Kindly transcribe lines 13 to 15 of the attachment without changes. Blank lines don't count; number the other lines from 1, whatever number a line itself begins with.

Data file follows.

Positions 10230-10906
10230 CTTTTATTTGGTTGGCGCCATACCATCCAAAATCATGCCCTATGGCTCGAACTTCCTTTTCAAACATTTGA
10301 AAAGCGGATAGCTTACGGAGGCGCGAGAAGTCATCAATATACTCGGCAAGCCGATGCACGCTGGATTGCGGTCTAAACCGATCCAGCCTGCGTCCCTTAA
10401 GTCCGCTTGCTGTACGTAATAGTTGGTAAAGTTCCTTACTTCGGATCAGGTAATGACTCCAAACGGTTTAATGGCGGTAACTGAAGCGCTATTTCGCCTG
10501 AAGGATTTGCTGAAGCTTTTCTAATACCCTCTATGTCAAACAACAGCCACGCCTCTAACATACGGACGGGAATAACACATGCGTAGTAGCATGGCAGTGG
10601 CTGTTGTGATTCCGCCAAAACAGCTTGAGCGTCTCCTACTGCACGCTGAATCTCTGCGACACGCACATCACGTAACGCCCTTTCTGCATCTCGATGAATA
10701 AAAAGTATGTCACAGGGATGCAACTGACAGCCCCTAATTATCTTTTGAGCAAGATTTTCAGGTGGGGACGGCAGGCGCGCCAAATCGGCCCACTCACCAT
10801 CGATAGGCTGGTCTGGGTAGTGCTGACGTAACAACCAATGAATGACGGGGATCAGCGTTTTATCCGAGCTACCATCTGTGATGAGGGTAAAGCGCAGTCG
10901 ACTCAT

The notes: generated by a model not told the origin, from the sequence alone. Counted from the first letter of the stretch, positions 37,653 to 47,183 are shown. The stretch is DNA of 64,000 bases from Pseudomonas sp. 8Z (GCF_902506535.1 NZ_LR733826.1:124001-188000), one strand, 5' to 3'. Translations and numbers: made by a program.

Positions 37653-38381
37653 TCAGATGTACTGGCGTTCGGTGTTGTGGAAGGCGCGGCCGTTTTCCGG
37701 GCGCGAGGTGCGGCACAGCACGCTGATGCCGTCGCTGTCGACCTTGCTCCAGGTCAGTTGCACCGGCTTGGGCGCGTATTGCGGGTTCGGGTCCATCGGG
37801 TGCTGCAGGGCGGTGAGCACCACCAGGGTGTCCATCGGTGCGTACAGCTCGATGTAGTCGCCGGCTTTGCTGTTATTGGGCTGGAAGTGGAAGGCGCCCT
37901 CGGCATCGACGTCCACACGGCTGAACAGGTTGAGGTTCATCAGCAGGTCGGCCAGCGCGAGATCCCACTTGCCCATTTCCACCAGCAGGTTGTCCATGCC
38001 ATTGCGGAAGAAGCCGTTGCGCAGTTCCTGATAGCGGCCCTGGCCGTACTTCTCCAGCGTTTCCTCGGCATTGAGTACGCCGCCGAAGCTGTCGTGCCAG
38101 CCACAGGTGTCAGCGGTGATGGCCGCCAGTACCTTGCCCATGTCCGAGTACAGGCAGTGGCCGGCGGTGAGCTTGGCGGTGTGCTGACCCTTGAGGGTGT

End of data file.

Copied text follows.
37701 GCGCGAGGTGCGGCACAGCACGCTGATGCCGTCGCTGTCGACCTTGCTCCAGGTCAGTTGCACCGGCTTGGGCGCGTATTGCGGGTTCGGGTCCATCGGG
37801 TGCTGCAGGGCGGTGAGCACCACCAGGGTGTCCATCGGTGCGTACAGCTCGATGTAGTCGCCGGCTTTGCTGTTATTGGGCTGGAAGTGGAAGGCGCCCT
37901 CGGCATCGACGTCCACACGGCTGAACAGGTTGAGGTTCATCAGCAGGTCGGCCAGCGCGAGATCCCACTTGCCCATTTCCACCAGCAGGTTGTCCATGCC